Monday, October 13, 2008

Cities Part V - Case Studies

Restructuring Writ Invisibly – Cellular Telephone Systems as a Means for Tracking Urban Circulation

Christopher Bertaut’s main hypothesis is that existing roadways and roadway traffic determines the spatial layout of cellular facilities. Using a case study approach he compares roadway networks, traffic counts, and cell tower construction around Gwinnet Co. (Atlanta), Georgia and shows a strong correspondence between the road systems and the location and spacing of cell towers. He concludes that cell phone services are at most an enabling factor in the restructuring of the county. Bertaut generalizes by relating his findings to Graham’s argument that space of places is strongly tied to exiting infrastructures. Bertaut predicts that cell phone use will increase as companies become more horizontal and break into smaller operating units. He also predicts the increase in cell phone use in cars, but fails to mention the “hang-up and drive” backlash.

The Political Salience of the Space of Flows – ICT and the Restructuring City

Alan Southern frames his analysis around Castell’s notions of informational mode of development and space of flows. In essence - if Castell’s is right then cities need to build these frameworks into their economic development / restructuring plans. Southern looks at the city of Sunderland’s (England) local economic development plan and notes how they integrated an ICT component.

Sunderland’s telematics strategy (which is an extension of their previous economic plans) includes four core themes:

1. Infrastructure
2. New Inward Development (i.e., developing a workforce that will attract and support ICT)
3. Life Long Learner (i.e., retraining a flexible knowledge-based workforce)
4. Quality of Life (e.g., more access to information, especially for re-training the work force and making local planning decisions)

In the end, the argument is that local governments can (and should) play a role in shaping the space of flows.

People Versus Place –Telecommunications and Flexibility Requirements of the CBD

Leigh uses a cross-case analysis to explore how CBDs (central business districts) in two major cities (Chicago and Atlanta) are (re-)developing in the telecommunications age. She asks: Will vacancies and underutilization lead to the decline of central city CBDs in these cities? Well, it depends on the context… For example, she argues that an inner-city CBD thrives in Chicago, while CBDs in Atlanta developed on the metro fringe.

Leigh uses her findings to challenge some of the arguments laid out by Graham & Marvin and Castells. She suggests that they overstate the continued primacy of central cities (and inner-city CBDs) by paying too little attention to the rise of corporate front offices (not just “back offices) in the suburbs or edge cities (e.g., in the case of Atlanta). In other words, the rise of CBDs in the burbs is not simply an extension of central city, but an entirely new CBD. She points to Sears as an example of a company that moved wholesale from the city (Chicago) to the suburbs. Interestingly, she cites research that links these types of corporate shifts to the residential location of CEOs and workers. That is, CEOs and workers want their offices close to where they live (i.e., the suburbs). She also claims that cheap land and lease rates, ample parking, and flexible design (especially being able to design buildings that meet new the technology needs) facilitate the growth of suburban / metro fringe CBDs.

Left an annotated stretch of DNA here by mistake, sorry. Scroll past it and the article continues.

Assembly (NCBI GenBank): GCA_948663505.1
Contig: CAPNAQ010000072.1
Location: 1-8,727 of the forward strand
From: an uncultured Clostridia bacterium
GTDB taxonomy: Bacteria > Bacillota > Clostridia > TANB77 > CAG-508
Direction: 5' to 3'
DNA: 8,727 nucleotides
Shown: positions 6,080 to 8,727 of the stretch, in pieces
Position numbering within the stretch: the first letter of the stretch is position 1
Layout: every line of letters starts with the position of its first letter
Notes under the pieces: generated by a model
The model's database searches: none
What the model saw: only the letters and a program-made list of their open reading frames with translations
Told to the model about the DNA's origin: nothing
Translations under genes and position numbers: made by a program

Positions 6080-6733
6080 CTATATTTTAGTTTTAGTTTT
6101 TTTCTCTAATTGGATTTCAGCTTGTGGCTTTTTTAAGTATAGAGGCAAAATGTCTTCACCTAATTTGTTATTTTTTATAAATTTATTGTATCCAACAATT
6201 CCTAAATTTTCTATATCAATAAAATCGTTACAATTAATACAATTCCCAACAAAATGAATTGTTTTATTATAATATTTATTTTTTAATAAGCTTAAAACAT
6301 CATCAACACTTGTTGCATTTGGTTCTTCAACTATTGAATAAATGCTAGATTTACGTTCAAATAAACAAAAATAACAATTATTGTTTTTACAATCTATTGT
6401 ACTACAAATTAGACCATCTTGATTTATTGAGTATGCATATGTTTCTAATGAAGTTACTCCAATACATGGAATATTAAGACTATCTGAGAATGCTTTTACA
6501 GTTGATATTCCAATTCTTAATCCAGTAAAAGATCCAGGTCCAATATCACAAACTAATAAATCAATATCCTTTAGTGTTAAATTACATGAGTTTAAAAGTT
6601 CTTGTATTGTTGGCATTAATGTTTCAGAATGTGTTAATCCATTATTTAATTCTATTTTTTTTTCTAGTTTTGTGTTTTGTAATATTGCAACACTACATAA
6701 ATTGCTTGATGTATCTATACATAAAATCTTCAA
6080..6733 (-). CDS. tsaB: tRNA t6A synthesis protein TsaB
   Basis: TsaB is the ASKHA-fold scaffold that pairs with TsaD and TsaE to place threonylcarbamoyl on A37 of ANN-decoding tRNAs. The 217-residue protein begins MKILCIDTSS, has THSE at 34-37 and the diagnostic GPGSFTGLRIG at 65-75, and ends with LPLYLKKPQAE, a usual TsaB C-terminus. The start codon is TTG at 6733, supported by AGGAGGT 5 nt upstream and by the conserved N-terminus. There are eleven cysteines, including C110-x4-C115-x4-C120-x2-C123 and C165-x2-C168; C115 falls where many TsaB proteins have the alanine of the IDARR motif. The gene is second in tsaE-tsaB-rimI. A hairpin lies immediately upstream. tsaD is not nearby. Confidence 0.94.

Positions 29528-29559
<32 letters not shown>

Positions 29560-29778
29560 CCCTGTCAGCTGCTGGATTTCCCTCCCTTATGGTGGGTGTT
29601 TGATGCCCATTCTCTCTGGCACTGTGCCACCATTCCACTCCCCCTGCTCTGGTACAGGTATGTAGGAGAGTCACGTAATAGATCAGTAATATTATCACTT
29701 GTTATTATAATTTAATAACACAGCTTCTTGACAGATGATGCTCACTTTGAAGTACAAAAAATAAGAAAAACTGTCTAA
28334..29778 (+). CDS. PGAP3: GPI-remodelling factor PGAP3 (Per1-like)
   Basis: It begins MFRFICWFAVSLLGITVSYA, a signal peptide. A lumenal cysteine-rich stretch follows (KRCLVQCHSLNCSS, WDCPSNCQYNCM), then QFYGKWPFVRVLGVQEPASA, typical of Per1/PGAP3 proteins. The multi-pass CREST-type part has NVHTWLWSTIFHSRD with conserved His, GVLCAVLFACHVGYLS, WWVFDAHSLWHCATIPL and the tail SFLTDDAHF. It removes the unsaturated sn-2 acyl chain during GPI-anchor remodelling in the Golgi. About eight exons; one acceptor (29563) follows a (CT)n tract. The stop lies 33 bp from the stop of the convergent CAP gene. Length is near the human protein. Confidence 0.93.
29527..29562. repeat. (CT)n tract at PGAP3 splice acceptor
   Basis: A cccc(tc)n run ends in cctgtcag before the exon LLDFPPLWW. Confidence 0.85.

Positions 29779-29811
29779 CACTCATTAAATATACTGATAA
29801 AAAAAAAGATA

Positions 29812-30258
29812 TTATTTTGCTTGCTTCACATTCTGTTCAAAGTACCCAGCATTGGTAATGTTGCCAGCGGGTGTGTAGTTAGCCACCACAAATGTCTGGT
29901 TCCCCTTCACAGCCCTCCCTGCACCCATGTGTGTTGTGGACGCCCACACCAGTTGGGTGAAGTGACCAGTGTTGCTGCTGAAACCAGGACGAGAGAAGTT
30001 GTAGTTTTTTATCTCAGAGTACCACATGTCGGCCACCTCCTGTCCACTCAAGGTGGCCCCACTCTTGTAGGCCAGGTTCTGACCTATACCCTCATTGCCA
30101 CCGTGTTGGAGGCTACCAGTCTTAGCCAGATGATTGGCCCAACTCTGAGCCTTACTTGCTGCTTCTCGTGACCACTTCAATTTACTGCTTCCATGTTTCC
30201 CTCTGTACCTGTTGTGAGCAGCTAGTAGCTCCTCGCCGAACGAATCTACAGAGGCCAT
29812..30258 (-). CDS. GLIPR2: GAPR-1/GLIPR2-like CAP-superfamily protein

As mentioned, Leigh complicates this formula by noting that Chicago was able to maintain a downtown CBD. Reasons for this include:

Older buildings were retrofit to support ICT
Chicago has a well-developed inner-city metro system
The city used zoning, land use planning, incentives, environmental remediation to (re)-create a “live and work” central city
Face-to-face is still needed (especially in select sectors – e.g., access to courts, city hall, etc.)

Her study moves the debate forward by supplying empirical evidence and findings that complicate things.

Travel, Gender, and Work – Emerging Commuting Choices in Inner-City Phoenix

Elizabeth Burns presents a case study of commuting behavior to and from inner-city Phoenix. First, she looks at broad regional survey data related to resident and non-resident commuting patterns. Then, she focuses on two cases. The first looks at telecommuting in Phoenix and the second looks at commuting behaviors associated with a specific workplace – Sky Harbor International Airport. She is interested in a few questions: 1) What do commuter patterns look like in Phoenix? 2) How do these patterns breakdown in relation to gender, residence, and occupation? 3) What do these patterns tell us about changes in the workplace or the amount of flexibility workers have when it comes to traveling to and from work?

Here are some of her findings:

1) telecommuting in Phoenix is not prevalent (2% telecommute once a week and only half of this group telecommutes more than one day a week)
2) telecommuting needs to be considered in relation to specific work locations and occupations
3) flexible scheduling is more common than telecommuting (20% of the workers in the study have compressed schedules) Burns suggests that this might be a reaction to decentralization – i.e., longer shifts over fewer days equals less commuting
4) decentralized development patterns are not aligned with the Phoenix public transportation system, so decentralization promotes car travel (for comparison, think of taking the bus to Middleton)
5) occupation (and potentially related factors such as class) is a factor in determining whether or not a worker will carpool
6) more women than men telecommute, but occupation is a key factor (e.g., women telecommute to jobs in education and public administration, while men telecommute to manufacturing locations).